Kennedy said the state should not “turn the children in the state of Maine over to the vaccine industry.”

But those representing the medical community said overwhelming scientific evidence shows the vaccines are safe, do not cause autism and have eradicated infectious diseases that plagued families decades ago.

“Most of today’s parents cannot recall a time when one in 10 babies died before their first birthday from infectious disease. Just one generation ago, polio ravaged our country,” said Dr. Deborah Hagler, a pediatrician from Martin’s Point Health Care in Brunswick. “The objections to vaccines are misguided and ignore established science and endanger us all.”

Holly Lusk, a health policy adviser for Gov. Paul LePage, hailed the success of vaccines in reducing or eliminating infectious diseases, but said the administration was opposed to the bills because “parents must have a choice.”

Sanborn said her bill still gives parents a choice, but it is a more informed choice after talking with a health professional.

One reason some parents have become worried about vaccines is a study from 1998 that claimed there was a link between autism and vaccines. The study was debunked and retracted, and thousands of subsequent research papers have disproved any connection, but fears persist.

Dr. Donald Burgess, a Kennebunk pediatrician who cares for more than 200 autistic children, said that even though many families of autistic children are wary of vaccinations, consultations work.

“Many of my families have initial concerns about vaccines, but many of them choose to fully immunize their children based on the scientifically based education I provide to them,” Burgess said.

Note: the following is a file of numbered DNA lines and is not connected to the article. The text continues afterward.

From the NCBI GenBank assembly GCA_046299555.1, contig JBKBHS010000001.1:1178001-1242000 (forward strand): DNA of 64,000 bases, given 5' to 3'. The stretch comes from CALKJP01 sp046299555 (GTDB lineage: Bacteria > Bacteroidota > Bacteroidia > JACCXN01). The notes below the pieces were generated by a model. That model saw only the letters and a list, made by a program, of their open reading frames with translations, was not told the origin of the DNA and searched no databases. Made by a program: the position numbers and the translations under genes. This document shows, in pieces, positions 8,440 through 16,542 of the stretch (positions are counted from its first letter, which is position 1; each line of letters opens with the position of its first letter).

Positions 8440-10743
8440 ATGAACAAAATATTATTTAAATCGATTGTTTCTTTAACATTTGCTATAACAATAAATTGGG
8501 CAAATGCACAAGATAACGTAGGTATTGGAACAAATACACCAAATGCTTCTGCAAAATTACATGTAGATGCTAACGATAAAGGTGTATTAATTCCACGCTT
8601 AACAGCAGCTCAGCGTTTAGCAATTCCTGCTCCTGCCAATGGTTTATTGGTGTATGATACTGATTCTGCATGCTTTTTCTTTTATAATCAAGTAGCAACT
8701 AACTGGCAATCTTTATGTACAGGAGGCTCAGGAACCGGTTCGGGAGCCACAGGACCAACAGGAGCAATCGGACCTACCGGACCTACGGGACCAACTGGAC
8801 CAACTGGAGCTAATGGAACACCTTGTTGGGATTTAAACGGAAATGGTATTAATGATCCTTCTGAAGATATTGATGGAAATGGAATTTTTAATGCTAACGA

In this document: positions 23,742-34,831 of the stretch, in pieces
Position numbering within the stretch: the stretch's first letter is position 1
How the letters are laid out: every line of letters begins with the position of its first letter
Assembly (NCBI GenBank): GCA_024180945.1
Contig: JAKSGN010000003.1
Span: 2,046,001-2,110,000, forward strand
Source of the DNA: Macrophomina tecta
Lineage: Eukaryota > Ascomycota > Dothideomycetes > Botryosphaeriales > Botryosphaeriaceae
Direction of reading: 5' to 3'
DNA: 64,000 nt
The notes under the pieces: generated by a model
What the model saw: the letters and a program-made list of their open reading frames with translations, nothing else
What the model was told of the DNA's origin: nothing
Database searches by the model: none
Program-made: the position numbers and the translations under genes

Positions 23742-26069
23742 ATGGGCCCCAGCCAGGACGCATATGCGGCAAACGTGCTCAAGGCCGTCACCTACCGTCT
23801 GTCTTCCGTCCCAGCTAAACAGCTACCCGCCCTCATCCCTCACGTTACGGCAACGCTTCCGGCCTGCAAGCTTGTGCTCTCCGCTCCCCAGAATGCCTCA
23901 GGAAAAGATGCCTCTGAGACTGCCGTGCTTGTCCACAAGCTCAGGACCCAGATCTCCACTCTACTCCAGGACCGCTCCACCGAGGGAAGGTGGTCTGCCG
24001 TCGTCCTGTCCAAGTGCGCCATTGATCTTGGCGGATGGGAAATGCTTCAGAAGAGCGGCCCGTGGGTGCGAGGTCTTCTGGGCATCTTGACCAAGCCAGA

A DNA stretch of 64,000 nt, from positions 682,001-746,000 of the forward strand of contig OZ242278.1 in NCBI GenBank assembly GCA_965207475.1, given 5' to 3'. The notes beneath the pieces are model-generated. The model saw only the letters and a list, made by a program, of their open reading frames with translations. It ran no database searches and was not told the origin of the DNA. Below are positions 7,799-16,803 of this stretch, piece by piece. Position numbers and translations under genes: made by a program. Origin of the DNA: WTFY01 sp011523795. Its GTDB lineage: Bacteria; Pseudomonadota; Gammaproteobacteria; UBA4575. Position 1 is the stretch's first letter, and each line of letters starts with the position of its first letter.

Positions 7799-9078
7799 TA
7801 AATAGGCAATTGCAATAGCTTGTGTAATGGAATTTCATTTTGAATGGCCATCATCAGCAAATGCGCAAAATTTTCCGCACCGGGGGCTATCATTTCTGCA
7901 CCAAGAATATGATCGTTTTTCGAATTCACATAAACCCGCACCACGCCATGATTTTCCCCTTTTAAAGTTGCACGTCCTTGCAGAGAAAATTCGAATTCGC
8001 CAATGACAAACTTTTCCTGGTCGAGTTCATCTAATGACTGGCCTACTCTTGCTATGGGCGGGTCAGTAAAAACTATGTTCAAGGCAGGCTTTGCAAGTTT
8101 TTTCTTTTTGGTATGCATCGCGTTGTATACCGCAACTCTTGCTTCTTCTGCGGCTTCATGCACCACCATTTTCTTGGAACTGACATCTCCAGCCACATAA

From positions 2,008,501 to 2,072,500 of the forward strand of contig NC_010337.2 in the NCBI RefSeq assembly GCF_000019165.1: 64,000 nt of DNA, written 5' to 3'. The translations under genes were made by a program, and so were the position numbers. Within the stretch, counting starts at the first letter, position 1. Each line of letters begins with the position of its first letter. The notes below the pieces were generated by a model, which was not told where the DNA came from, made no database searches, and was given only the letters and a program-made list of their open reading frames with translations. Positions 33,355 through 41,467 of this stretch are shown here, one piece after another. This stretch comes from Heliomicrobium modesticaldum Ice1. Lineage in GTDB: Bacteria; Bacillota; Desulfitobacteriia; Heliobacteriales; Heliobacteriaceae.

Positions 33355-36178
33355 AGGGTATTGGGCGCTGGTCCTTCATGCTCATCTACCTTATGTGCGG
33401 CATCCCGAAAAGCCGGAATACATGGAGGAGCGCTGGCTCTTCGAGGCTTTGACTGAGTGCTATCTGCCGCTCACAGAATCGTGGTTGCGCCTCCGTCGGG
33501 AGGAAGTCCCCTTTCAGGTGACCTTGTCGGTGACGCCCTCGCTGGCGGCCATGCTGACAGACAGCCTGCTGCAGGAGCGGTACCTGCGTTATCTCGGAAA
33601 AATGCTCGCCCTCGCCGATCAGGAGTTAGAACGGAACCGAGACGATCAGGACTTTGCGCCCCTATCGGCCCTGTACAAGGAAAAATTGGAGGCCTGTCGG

Tucker, the Brunswick legislator, said Maine must not permit the infectious diseases to return. He said he has personally seen friends and family members sickened by the diseases.

“Vaccination is a matter of civic responsibility, a social compact,” Tucker said.


In 2013-14, Maine had the fifth-highest voluntary opt-out rate in the country – 5.2 percent of students entering kindergarten.

Parents who argued against the bills related personal experiences in which they say their children were harmed by vaccines, including cases of autism and seizures.

Jodi Stebbins of Augusta said her 7-year-old son, Green Harrington, was progressing normally at age 2 when he received his scheduled vaccinations. A few days later, he backtracked and is now diagnosed as autistic.

“The doctors told me it was not related to the vaccines, that it was a coincidence,” Stebbins said. “But I saw it with my own two eyes, and this happened to my baby.”

Stebbins is against removing the philosophic exemption, but is not opposed to Sanborn’s bill, requiring a consultation.


Ginger Taylor, who helped organize the opposition to the vaccine bills, said the consultation bill is akin to the state saying, “You’re a bad parent.”

She said the state would be telling parents who choose not to vaccinate that “their decision to forgo a vaccine is a wrong decision. So wrong in fact that they need to be forcibly counseled on it, and that their bad parenting is being documented and placed in their permanent file. This is a coercive measure.”

Taylor worked with Rep. Beth O’Connor, R-Berwick, on another bill that would create a new state program that would investigate vaccine injury claims. The bill, also part of Monday’s public hearings, has been criticized by public health experts as a scare tactic and it’s opposed by the LePage administration.